u also can search the web urself about slow sync on dancer or whatever.

  7. #7

    Default Re: Taking dance pictures

    What kind of dance event ? Does flash photography allow ?
    See my Photo Gallery at the Clubsnap

  8. #8

    Default Re: Taking dance pictures

    u would have to take the speed of the dancers as a consideration. the light condition is also a main factor.

    if low light and the dancers are fast, lets say salsa(not sure this spelling is rite), would would hav to hav a very powerful cam, even so, noise is a sure one, slowly learn and you could play ard. as for the sec reply of using slow sync, i dun think it would be a good idea cos i did that on a runway shoot, it produce rather lot of blur pix

  9. #9

    Default Re: Taking dance pictures

    Thanks guess will have to read up more and thanks for the link.
    Quote Originally Posted by ioriroger View Post
    I also not sure about that...but i think nikon 8700 got slow sync flash.. can check ur manual.

    i just found this web but dont know help u or not, this is how u get the efect when using slow sync flash....here

    u also can search the web urself about slow sync on dancer or whatever.

  10. #10

    Default Re: Taking dance pictures

    One of my interest is dancing, specifically Latin Ballroom - Chaha, Rumba, Samba and I go to vaious tea dance and places, sometimes competitions. Competition very often forbids cameras. other than that flash shouldn't be an issue.
    Quote Originally Posted by megaweb View Post
    What kind of dance event ? Does flash photography allow ?

  11. #11

    Default Re: Taking dance pictures

    Thanks for your inputs. I am still pretty blur about "noise"

    Quote Originally Posted by compro_1975 View Post
    u would have to take the speed of the dancers as a consideration. the light condition is also a main factor.

    if low light and the dancers are fast, lets say salsa(not sure this spelling is rite), would would hav to hav a very powerful cam, even so, noise is a sure one, slowly learn and you could play ard. as for the sec reply of using slow sync, i dun think it would be a good idea cos i did that on a runway shoot, it produce rather lot of blur pix

  12. #12

    Default Re: Taking dance pictures

    dont know useful or not, anyhow i just post this

  13. #13

    Default Re: Taking dance pictures

    Thanks again. The Canon link provided me with some good education there. Clarified my lack of understanding on "noise". The link on dance photography is ok.

    extract:
    Noise becomes noticeable at ISO 1600 and 3200

    Changing the aperture affects the depth of field, while changing the shutter speed affects the freezing or blurring of motion. And changing the ISO speed affects the picture quality. See photos above, the ISO speed affects the graininess of the image. The higher the ISO speed, the grainier the picture will look. Lower ISO speeds produce less grain.
    This grain is called noise. High ISO speeds result in more noise in the image. The latest digital SLR cameras use various technologies to reduce this noise, so the image quality is still quite good even at very high ISO speeds.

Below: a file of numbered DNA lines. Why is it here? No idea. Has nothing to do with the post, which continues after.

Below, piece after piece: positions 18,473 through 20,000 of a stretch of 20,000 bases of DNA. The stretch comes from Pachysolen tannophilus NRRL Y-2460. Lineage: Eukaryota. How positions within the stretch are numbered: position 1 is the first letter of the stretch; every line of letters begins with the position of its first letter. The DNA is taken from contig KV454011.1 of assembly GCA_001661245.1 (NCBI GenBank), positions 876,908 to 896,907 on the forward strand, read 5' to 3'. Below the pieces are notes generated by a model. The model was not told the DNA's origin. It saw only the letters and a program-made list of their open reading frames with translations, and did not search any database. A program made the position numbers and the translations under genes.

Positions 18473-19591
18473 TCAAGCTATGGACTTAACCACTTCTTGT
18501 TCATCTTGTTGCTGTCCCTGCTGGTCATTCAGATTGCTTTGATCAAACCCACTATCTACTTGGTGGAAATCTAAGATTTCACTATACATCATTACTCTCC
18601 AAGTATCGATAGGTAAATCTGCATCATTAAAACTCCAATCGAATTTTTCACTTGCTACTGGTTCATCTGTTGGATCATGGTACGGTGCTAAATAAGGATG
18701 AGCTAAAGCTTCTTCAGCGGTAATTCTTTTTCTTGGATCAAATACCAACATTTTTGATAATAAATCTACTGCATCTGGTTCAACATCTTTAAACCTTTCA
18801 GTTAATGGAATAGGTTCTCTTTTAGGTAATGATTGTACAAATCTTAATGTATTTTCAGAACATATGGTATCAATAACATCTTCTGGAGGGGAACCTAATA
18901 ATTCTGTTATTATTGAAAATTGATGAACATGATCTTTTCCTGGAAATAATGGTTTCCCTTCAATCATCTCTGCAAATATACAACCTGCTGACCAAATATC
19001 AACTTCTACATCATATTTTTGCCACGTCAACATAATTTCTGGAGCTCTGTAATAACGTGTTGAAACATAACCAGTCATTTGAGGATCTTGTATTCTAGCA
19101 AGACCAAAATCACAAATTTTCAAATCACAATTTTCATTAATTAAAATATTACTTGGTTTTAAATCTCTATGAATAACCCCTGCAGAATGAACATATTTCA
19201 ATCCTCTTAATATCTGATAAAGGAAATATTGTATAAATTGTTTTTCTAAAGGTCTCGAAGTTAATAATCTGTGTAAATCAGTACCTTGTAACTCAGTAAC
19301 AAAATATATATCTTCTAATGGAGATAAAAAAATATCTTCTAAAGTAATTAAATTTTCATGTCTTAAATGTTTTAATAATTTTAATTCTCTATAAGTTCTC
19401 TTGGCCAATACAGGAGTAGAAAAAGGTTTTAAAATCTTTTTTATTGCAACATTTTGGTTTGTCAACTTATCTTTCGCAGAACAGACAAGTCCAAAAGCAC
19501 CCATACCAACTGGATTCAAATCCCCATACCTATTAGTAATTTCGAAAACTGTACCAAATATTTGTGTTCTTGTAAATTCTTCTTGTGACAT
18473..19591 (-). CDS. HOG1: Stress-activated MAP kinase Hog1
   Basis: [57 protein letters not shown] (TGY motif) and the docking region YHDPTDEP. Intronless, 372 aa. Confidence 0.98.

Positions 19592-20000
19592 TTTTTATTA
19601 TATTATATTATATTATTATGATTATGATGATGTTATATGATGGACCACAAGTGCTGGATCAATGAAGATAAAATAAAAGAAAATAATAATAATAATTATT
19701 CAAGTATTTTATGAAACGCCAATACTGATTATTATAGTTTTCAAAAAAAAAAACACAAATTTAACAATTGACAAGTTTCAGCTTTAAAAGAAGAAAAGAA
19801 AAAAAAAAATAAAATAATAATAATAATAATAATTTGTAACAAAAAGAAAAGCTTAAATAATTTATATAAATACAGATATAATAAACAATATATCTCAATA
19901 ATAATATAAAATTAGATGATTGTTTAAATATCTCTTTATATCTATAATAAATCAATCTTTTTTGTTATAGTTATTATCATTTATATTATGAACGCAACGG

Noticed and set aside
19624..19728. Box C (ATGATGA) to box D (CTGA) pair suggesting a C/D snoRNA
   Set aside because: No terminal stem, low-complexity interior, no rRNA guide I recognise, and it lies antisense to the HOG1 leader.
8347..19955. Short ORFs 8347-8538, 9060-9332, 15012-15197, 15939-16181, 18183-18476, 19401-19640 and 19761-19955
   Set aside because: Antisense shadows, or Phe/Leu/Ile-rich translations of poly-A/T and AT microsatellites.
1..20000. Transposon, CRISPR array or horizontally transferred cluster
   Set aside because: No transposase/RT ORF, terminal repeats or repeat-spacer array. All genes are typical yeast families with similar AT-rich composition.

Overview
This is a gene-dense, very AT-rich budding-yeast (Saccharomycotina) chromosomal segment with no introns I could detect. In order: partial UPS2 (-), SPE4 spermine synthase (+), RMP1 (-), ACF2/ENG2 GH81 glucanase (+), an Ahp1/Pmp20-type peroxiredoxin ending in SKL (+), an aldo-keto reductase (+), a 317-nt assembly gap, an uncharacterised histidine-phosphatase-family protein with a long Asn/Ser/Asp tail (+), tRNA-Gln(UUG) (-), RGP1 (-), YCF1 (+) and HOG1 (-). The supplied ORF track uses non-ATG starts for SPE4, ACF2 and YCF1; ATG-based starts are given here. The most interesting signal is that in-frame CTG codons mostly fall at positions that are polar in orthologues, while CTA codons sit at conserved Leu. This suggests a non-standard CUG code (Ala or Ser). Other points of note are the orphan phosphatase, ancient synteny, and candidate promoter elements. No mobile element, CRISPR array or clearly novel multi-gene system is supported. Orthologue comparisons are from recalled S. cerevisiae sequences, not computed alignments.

Quote Originally Posted by ioriroger View Post
    dont know useful or not, anyhow i just post this

  14. #14

    Default Re: Taking dance pictures

    Still hoping for some more inputs. In particular the ideal settings and lightings. Assume:
    - it's an indoors event
    - two type of available lighting situation - well lit (for teadance) and Dim (for night parties)
    - Dance movements - not a Sprint perhaps close to BigWalk.
    That's just some considerations I can think of. Any others? Please advise
    I don't have a flash unit right now other than the pop up on the camera. Also need advise.

  15. #15
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    Default Re: Taking dance pictures

    Quote Originally Posted by dogcom View Post
    extract:
    Noise becomes noticeable at ISO 1600 and 3200

    Changing the aperture affects the depth of field, while changing the shutter speed affects the freezing or blurring of motion. And changing the ISO speed affects the picture quality. See photos above, the ISO speed affects the graininess of the image. The higher the ISO speed, the grainier the picture will look. Lower ISO speeds produce less grain.
    This grain is called noise. High ISO speeds result in more noise in the image. The latest digital SLR cameras use various technologies to reduce this noise, so the image quality is still quite good even at very high ISO speeds.
    Canon very free from noise at iso3200...saw a print out...like nikon iso800...

  16. #16
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    Default Re: Taking dance pictures

    Quote Originally Posted by dogcom View Post
    Still hoping for some more inputs. In particular the ideal settings and lightings. Assume:
    - it's an indoors event
    - two type of available lighting situation - well lit (for teadance) and Dim (for night parties)
    - Dance movements - not a Sprint perhaps close to BigWalk.
    That's just some considerations I can think of. Any others? Please advise
    I don't have a flash unit right now other than the pop up on the camera. Also need advise.
    there is no ideal setting...we will not know how the place lighting is really like...

    at less 1/250 and above...but again...we do not know what you want to achieve...